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Champion Victorian trainer Darren Weir will have to show cause why he should be allowed to race horses in NSW after electronic devices were found in his stables.
Racing Victoria integrity stewards and officers from the Victorian police sports integrity department swooped on stables at Ballarat and Warrnambool on Wednesday, finding four electronic devices, commonly known as jiggers.
On Thursday, Racing NSW issued the show cause notice, saying the seriousness of the reports prompted the action.
“Racing NSW has on Thursday, 31 January 2019, issued a Show Cause Notice to Victorian licensed trainer Mr Darren Weir as to why the provisions of AR50 should not be invoked against Mr Weir in respect of declining to receive or rejecting the nominations of horses trained by him for races in New South Wales,” the governing body said in a statement.
“The Show Cause Notice was issued in light of the seriousness of the reported allegations concerning Mr Weir and the responsibility of Racing NSW to protect the image, interests and integrity of racing, further noting that Mr Weir has nominated a number of horses for the Golden Slipper and nominations for The Championships are approaching.
“In this respect, the use and possession of electronic apparatus such as tasers/jiggers is an offence under AR175(hh)(i) and (ii) with a mandatory minimum penalty of 2 years disqualification for any use or attempt to use.
“The seriousness of these offences is illustrated by the disqualification of a NSW licensed trainer for 2 years for having a similar electronic apparatus simply in his possession.”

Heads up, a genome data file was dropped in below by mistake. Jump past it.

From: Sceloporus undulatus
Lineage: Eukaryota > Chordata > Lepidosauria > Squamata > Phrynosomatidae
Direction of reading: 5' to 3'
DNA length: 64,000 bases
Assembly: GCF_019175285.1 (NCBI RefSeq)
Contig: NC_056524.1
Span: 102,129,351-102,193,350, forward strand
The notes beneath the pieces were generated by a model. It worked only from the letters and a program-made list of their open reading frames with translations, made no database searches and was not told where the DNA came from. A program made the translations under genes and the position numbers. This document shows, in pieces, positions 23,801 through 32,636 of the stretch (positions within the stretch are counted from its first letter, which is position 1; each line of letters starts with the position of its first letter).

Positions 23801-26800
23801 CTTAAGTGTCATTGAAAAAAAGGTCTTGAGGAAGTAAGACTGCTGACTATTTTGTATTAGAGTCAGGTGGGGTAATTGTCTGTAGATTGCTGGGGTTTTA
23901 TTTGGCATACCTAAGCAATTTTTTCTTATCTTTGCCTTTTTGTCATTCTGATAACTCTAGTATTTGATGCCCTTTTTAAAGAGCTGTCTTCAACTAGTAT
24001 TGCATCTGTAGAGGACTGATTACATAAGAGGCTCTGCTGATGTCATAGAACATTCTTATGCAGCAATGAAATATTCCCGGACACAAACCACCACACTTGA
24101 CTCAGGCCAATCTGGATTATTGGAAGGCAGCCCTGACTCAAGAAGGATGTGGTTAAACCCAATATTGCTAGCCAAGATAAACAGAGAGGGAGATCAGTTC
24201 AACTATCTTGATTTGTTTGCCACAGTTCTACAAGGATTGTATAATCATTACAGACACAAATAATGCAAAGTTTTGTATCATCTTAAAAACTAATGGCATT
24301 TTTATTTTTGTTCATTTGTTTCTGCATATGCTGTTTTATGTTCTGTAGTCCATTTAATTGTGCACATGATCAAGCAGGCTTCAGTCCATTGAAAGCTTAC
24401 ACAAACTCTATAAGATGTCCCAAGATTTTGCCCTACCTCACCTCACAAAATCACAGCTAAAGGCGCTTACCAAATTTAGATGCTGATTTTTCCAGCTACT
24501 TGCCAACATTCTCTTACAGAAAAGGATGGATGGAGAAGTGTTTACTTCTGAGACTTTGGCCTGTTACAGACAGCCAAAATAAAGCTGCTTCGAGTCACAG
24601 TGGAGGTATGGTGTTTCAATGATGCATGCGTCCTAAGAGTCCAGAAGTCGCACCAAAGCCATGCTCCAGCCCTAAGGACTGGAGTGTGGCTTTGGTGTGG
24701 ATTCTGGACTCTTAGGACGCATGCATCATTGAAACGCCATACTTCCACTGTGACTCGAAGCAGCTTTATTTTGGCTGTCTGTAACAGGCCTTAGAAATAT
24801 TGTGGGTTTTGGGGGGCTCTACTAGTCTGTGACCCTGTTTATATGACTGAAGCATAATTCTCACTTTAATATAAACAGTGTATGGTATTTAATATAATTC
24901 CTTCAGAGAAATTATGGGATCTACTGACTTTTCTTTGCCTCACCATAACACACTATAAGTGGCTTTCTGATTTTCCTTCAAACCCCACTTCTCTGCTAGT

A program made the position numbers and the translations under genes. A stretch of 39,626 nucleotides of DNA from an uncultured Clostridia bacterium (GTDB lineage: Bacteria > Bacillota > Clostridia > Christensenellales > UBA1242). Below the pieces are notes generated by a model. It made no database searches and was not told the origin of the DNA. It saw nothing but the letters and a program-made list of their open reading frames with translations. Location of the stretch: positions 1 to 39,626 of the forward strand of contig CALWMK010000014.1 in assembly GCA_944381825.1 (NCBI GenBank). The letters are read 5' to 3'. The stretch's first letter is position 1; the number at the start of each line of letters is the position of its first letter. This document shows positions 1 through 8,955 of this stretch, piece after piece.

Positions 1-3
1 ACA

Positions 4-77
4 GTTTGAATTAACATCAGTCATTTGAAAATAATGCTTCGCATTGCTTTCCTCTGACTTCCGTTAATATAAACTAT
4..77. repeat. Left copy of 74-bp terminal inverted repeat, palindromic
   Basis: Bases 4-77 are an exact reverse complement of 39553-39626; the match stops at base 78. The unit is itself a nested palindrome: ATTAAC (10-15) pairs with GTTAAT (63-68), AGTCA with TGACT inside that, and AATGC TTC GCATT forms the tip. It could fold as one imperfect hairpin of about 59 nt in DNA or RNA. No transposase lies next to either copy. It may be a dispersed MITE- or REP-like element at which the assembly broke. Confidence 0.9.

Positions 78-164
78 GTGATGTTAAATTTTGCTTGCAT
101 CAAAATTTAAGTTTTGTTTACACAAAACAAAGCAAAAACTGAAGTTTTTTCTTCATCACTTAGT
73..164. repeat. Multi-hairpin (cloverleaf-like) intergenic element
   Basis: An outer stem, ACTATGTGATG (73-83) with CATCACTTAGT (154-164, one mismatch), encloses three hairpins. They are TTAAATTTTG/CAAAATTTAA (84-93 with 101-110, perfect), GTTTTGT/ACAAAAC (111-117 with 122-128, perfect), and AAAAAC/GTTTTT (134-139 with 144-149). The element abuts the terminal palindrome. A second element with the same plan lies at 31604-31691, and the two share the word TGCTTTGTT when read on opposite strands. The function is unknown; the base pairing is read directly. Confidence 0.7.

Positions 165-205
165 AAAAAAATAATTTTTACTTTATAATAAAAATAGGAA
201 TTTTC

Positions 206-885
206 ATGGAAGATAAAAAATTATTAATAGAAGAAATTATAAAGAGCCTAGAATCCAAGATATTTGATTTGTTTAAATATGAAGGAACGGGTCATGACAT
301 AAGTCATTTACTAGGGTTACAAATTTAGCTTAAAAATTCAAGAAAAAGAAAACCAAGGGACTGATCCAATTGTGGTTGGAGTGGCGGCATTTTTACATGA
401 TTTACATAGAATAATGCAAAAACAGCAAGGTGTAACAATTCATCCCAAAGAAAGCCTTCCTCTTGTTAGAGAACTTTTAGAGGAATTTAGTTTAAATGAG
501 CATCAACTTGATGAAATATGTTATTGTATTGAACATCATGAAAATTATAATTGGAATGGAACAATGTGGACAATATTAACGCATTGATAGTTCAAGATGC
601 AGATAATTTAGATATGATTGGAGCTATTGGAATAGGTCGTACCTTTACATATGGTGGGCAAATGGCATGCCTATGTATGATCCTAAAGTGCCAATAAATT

Racing NSW stewards have recently taken similar action against Queensland trainers Liam Birchley and Ben Currie.
Birchley is appealing a ban in the Aquanita case in Victoria while Currie is the subject of a Racing Queensland inquiry into positive swabs.
“Racing NSW is on record time and again as saying integrity and welfare in this industry is paramount. Accordingly, no individual’s interest should outweigh the confidence of the public in the integrity and welfare of the industry,” chief executive Peter V’landys said.
“It is critical that the image, interests and integrity of thoroughbred racing in New South Wales are not compromised while Mr Weir’s conduct is further investigated.
“Mr Weir will be given the opportunity to respond to the Show Cause Notice to ensure that he is provided with natural justice and procedural fairness.”